When I see someone doing something wrong, I have a very strong desire to set them straight. I want to help them. It also hurts me on the inside to witness their repeated failure.
Yet, I have also learned that very very few people are receptive to unsolicited advice. They don't want to be told they are doing it wrong. Even if they are doing it wrong, they don't want to do it right. They don't want to learn anything. They don't want to do any hard work. They don't want to admit they are wrong. They don't want to feel stupid.
Personally, if you see me doing anything I could be doing better, I want to know.
However, I've noticed there this weird sort of gray zone that happens when you do something crappy on purpose. This has happened a lot with all the back-seat gaming that happens when I stream Zelda. Sometimes people tell me good stuff that I want to know, like where to get a pile of durians to make the best food. Other times people tell me things I am already aware of, but have my own reasons for not doing. Like, yeah, I could be parrying those attacks, I just don't GAF.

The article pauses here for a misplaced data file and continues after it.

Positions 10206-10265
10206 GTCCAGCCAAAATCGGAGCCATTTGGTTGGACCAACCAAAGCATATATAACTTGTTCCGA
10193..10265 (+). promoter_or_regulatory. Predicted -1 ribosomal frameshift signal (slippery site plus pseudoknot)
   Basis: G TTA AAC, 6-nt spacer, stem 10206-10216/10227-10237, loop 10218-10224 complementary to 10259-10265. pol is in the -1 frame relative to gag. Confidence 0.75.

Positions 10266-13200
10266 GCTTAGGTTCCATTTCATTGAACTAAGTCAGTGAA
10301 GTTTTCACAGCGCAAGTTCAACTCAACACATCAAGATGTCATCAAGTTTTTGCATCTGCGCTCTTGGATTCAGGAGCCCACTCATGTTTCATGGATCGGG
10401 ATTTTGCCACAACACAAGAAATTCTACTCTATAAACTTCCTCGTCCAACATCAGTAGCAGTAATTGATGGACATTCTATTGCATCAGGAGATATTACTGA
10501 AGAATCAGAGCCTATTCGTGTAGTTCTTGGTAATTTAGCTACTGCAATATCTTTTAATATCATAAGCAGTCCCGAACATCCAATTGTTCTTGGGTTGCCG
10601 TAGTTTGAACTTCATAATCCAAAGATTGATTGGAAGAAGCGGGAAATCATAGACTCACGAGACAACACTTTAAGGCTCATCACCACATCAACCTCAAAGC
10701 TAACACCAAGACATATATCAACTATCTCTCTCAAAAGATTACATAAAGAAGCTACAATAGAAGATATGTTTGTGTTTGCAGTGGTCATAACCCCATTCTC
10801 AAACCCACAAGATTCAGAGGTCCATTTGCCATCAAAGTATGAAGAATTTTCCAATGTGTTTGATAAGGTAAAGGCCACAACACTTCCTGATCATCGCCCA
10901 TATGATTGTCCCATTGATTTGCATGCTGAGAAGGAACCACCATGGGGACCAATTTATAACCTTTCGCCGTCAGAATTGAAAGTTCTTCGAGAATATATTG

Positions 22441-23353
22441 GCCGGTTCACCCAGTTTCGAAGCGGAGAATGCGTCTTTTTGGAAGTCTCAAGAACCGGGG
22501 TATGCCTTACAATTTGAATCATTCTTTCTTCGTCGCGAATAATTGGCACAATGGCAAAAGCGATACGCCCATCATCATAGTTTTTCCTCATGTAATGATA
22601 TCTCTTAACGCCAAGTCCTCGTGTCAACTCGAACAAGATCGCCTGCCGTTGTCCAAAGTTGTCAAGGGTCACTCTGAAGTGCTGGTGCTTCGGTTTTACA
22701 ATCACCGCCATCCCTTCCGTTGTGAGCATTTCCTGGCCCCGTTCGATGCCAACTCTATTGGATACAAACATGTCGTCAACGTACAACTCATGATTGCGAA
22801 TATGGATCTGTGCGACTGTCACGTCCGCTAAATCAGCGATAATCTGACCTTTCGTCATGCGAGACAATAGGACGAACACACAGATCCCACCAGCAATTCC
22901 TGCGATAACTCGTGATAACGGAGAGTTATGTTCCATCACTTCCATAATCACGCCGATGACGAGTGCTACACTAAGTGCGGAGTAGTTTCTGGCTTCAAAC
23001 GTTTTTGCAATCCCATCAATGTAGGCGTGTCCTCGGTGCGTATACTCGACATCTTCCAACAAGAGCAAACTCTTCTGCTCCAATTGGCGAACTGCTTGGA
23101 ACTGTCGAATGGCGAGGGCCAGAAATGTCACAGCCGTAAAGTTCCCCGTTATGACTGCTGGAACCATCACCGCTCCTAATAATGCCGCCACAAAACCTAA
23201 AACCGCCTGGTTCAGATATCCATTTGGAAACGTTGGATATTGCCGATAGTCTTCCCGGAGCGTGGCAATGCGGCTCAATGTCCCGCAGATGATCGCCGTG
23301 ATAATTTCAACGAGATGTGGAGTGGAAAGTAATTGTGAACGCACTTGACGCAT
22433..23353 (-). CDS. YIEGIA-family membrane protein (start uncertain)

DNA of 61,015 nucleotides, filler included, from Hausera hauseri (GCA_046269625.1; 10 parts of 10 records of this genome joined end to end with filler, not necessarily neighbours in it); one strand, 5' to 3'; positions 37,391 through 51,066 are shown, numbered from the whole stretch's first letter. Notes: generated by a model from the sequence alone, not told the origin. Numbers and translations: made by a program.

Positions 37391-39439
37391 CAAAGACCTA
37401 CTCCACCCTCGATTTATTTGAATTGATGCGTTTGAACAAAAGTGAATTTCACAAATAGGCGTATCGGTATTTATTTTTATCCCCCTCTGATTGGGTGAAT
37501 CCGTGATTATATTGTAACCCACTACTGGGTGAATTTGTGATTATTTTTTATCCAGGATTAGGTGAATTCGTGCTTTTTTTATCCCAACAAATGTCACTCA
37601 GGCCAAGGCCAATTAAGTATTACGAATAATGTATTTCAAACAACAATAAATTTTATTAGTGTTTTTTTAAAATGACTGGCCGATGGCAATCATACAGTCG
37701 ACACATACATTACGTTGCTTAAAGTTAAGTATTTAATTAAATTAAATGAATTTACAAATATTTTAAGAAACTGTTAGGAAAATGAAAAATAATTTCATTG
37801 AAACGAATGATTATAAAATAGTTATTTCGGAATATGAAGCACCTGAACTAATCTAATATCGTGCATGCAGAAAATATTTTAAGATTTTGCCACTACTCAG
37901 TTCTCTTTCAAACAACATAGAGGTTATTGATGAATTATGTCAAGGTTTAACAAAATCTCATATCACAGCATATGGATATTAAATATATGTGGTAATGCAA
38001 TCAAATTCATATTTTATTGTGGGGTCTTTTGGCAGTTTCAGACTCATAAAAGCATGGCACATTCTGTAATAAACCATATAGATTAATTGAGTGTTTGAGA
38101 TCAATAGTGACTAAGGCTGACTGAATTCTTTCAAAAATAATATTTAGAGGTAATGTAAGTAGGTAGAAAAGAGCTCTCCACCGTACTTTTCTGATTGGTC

So yes, there are occasions when someone knows better, but has a valid reason for doing something in a sub-optimal manner. To be clear, those gifs above are not one of those times.
Anyway, I have tried many different strategies for approaching people and trying to help them, but I have not found one that has a high rate of success. Most people just don't want to hear that they're doing it wrong, and don't want to change to do it right.